At age 11, Ed Welburn had more ambition than many adults do. Not content with drawing pictures of cars on the blank end pages of his mother’s best books — “… at first just oval shapes with wheels on them and a door like you’d have on a house,” he says — Welburn wrote a letter to General Motors and asked how best to shape his education so that he could get a job there one day.
Ten years later, when he went to Detroit for a job interview, GM’s personnel director at the time pulled that very letter out of a file marked “Welburn, Ed.”
The file is a lot thicker now; Welburn is GM’s senior vice president of global design, in charge of 1,500 designers and sculptors all over the world. Their work helped create the more than 9 million vehicles GM sold globally in 2006.
ForbesAutos.com spent time with Welburn at the Amelia Island, Fla., Concours d’Elegance, a vintage and classic car gathering, where Welburn was a member of the judging team. We chatted inside a new Saturn Aura, away from the crowd.
The Aura’s surprisingly luxurious-looking interior was an apt symbol of GM’s new interior-design initiative. “We were two years behind the competition on interior design,” Welburn says.
ForbesAutos: Why has the interior design of American automakers lagged that of competitors in years past?
Welburn: Historically, interior design has been an afterthought. If you got the vehicle done and you needed to save some money to meet a budget, you took it out of the interior, since it was too late to take it out of the sheet metal [meaning, the exterior styling].
Our best designers worked on exteriors. Car magazines never put an interior on the cover, so everybody wanted to work on exteriors.
ForbesAutos: The dark-brown interior color of this Aura looks out of the norm for GM. How have consumers reacted to it?
Welburn: Focus groups hated this brick leather in the Aura prototypes, because people are too used to liking what they know. They can’t think three years ahead. Today, more than 30 percent of all Auras are ordered with this color. We use market research, but you have to know what to take away from it.
ForbesAutos: So which is more important, the exterior or the interior design?
Welburn: The importance of the interior has really grown. The first impression is the exterior, of course. Then, as you move in on the car, it’s the feel of the door handle, opening the door onto a warm, inviting interior. And when you get in, does it feel right, feel comfortable, can you see out, read the gauges, reach the controls, find enough storage space?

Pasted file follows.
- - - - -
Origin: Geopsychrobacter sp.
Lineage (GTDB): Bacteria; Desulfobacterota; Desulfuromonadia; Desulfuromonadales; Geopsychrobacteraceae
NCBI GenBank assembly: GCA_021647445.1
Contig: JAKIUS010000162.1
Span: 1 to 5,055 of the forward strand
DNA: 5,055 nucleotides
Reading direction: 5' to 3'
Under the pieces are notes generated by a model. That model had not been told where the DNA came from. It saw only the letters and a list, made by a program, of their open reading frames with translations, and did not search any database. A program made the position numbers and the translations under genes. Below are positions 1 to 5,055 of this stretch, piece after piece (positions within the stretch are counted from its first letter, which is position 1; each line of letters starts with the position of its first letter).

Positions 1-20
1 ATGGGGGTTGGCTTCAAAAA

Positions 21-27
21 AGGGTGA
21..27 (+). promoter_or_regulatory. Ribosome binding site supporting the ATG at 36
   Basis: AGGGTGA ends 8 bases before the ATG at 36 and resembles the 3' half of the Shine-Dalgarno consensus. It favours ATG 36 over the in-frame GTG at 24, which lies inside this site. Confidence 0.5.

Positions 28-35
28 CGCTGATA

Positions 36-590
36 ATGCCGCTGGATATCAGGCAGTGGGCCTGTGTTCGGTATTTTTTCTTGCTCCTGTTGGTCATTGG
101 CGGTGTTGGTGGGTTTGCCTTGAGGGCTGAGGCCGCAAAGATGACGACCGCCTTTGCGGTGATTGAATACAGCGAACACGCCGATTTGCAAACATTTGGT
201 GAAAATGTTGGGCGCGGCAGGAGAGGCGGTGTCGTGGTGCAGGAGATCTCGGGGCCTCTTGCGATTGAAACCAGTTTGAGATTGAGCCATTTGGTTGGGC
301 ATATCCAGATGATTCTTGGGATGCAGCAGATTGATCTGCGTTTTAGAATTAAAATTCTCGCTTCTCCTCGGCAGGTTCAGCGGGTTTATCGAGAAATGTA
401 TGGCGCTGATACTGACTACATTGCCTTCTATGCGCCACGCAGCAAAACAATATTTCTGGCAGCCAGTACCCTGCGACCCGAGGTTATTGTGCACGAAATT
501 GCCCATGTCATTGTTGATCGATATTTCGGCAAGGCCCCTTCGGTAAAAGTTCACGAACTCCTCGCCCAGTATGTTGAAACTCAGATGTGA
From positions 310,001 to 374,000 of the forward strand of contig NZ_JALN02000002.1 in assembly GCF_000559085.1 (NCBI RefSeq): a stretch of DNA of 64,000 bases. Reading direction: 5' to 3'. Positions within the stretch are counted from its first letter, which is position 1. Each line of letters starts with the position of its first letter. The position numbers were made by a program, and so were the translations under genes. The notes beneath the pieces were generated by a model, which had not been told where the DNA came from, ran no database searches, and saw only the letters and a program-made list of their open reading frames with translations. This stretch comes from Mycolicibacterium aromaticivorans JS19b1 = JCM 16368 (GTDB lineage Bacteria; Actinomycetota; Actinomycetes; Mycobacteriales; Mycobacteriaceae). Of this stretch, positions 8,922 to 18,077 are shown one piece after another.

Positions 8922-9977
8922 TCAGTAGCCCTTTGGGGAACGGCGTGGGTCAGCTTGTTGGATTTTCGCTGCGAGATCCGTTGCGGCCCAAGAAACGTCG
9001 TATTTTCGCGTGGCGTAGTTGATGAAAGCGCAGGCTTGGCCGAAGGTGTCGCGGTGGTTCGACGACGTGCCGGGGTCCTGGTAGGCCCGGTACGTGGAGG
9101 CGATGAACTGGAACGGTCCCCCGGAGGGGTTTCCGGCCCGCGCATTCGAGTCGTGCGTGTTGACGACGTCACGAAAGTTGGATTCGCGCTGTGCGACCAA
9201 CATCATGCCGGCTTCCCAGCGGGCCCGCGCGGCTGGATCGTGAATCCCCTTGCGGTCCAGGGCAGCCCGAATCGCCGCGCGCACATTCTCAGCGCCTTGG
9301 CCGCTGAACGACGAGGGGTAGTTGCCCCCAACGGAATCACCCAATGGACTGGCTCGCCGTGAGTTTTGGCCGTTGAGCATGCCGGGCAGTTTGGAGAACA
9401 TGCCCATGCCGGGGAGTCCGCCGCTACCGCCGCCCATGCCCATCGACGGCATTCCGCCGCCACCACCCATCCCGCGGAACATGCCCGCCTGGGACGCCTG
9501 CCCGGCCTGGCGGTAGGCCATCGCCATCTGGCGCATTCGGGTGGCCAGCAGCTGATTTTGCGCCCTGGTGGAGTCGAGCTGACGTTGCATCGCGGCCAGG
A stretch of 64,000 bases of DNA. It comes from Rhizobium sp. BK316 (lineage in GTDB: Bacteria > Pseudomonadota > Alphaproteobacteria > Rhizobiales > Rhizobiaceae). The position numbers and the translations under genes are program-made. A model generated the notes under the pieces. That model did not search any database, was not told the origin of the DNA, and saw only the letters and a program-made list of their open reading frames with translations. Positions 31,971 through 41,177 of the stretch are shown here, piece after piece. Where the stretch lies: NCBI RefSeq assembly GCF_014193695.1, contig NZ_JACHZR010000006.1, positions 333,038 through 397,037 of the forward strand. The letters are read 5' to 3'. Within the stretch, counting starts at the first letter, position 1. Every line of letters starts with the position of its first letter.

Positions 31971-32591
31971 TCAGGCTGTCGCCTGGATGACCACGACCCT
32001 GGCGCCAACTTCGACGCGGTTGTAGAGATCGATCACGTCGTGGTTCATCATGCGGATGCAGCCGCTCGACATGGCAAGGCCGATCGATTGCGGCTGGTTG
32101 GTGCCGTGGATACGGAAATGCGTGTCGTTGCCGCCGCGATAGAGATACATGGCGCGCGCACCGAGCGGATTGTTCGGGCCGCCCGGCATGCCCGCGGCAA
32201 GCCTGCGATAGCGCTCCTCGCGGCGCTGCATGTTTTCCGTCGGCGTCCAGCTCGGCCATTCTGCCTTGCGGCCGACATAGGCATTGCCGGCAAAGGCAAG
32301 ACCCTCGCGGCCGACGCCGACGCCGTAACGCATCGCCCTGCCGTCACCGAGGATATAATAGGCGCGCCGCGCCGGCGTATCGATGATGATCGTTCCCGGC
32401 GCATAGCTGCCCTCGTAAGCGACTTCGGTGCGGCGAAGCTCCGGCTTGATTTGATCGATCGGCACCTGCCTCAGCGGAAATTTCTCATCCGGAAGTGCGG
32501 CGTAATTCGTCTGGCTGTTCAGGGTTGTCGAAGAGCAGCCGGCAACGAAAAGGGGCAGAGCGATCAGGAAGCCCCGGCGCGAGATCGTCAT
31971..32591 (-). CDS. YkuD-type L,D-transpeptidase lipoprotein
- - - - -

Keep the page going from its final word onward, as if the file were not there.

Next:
I want our interiors to be a place people want to be. The first-generation Cadillac SRX, for example, was cold, harsh, not expensive-looking. You didn’t want to rest your arm on any part of it. We’ve changed that with the new SRX interior.
ForbesAutos: Why have styling and design become so crucial?
Welburn: Because there really aren’t any bad cars today. Everybody has quality, technology, competitive pricing; it’s just a question of degree. So design is the differentiator. In a marketplace as competitive as ours, a car has to be recognizable in a sea of vehicles. Styling is a way to get a car to stand out.
A car is an extension of a person’s personality. It says something about who they are, what their values are, whether they would rather not share their values, or whether they want a vehicle that makes a big, bold, powerful statement. They don’t just want a vehicle that does something, they want a vehicle that looks like it does it.
But you can take a vehicle too far or not far enough. If a design promises that you can scale a mountain, the vehicle better be able to do it. Or if someone is looking for a vehicle with great off-road capability and it looks fragile, that doesn’t work either.
ForbesAutos: It once was assumed that a designer who worked for a huge car company spent his life designing door handles. Is that true at GM?
Welburn: That’s not the case. Years ago, the rookies did tail lamps and things like that, but today we hire people who are ready to jump into the deep end, working alongside very experienced designers. It’s good for the experienced guy to have the young guy in there with him, and the young designer is learning from the old hand.
ForbesAutos: How do you keep senior execs from interfering in the design process?
Welburn: Strong leadership. Between [Senior VP] Bob Lutz and [CEO] Rick Wagoner, they’ve made design way more powerful. There are far fewer people who have any say at all in terms of design. When people ask, “Lutz, can we do this, can we do that?” he says, “Hey, that’s a design call.”
Design had that sort of power in the 1950s and '60s and earlier, and in the '70s, design started to lose out to engineering and marketing. Back then, there were a lot of people involved in design decisions. There are far fewer today.
ForbesAutos: What was going on with GM during those '50s and '60s heydays?
Welburn: When Bill Mitchell replaced Harley Earl as GM's design chief in 1958, design was king, and that tradition continued. The designers would throw the finished design over the wall to the engineers, who would do the best they could within the design’s limitations. Quality suffered, so then we tried to work it the other way, with the engineers dictating the design and telling us to put a body on it. That didn’t work either. As Mitchell used to say, “You can put lipstick on a pig, but it’s still a pig.” Ultimately, the enemy isn’t the designers or the engineers, it’s the other car companies.
ForbesAutos: So Ed, what do we call you, a stylist or a designer?
Welburn: Designer. Our designers don’t like to be called stylists. It was called GM Styling until 1971, now it’s GM Design. Styling is a very important part of what we do [that deals mostly with the surface and look of things], but design is much more thorough, much more complete.